According to UpToDate, the median survival for heart transplants between 1982 and 2015 was 11 years for adult recipients. Many adult patients die about a decade after transplant. Younger patients usually live longer than that. I can anxiously look up the definition of “young” in peer-reviewed articles.

‘Tackle my next feat’

Or I can take the time to tackle my next feat. I have always wanted to get my pilot’s license. I was going to do it at some point after my medical training was complete. So, I can sign up for a course and start flying through the horizon, checking off another one of my life’s ambitions.

Dr. Gragossian in the hospital one day after her heart transplant surgery.

But there’s a chance I’ll die while conquering this goal. According to Statista, 561 people died in air crashes around the world last year. So my plane may crash from some sort of incorrect measurement, perhaps the plane’s fuel will be miscalculated. Most likely (55% of the time), it will be from pilot error—my own ignorance. I will die from penetrating trauma or pressure-related injuries, and my body will burn, slowly, into charred nothingness.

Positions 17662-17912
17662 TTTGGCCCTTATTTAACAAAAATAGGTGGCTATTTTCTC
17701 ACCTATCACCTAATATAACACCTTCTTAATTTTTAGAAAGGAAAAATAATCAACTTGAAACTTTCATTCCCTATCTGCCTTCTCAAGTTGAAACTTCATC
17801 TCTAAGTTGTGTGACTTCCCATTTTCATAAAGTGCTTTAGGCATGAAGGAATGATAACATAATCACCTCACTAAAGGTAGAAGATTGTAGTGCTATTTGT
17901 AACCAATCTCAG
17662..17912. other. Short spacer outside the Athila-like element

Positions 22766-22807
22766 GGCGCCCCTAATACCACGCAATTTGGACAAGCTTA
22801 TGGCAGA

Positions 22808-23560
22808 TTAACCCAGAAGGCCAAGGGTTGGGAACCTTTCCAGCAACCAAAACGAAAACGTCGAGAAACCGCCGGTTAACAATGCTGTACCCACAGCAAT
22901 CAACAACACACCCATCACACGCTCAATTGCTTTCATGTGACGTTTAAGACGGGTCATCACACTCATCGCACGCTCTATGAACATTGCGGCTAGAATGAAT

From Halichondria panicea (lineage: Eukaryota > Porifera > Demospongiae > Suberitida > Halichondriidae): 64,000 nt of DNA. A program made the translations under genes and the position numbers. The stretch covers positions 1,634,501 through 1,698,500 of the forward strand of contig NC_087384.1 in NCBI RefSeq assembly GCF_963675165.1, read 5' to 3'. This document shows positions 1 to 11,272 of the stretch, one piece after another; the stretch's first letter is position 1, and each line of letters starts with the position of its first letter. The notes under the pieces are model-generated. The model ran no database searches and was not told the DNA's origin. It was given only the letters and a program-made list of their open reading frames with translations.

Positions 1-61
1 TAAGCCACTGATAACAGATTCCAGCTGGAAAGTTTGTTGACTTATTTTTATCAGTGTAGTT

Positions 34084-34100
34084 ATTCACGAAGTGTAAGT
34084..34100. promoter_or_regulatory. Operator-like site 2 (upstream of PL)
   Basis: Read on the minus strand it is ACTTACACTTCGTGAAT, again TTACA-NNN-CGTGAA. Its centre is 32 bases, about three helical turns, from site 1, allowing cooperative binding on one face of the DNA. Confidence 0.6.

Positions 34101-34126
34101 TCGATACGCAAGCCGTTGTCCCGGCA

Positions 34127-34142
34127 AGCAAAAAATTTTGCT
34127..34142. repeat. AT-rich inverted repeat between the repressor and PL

I can ask my doctor about my future co-morbidities. By the sixth year after transplantation, most heart transplant patients will have high cholesterol. About a third will have failing kidneys. A third will suffer from coronary artery disease. A fifth will have experienced some sort of cancer.

Or I can call my parents. I can talk to them to pass the minutes because I just can’t seem to fall asleep. I can listen to their voices telling me to make sure that I eat, make sure that I stay warm. There is a chance that an unknown someone will then barge into my apartment. I will tell my parents to hold on, and I will open my bedroom door to find a person burglarizing my home.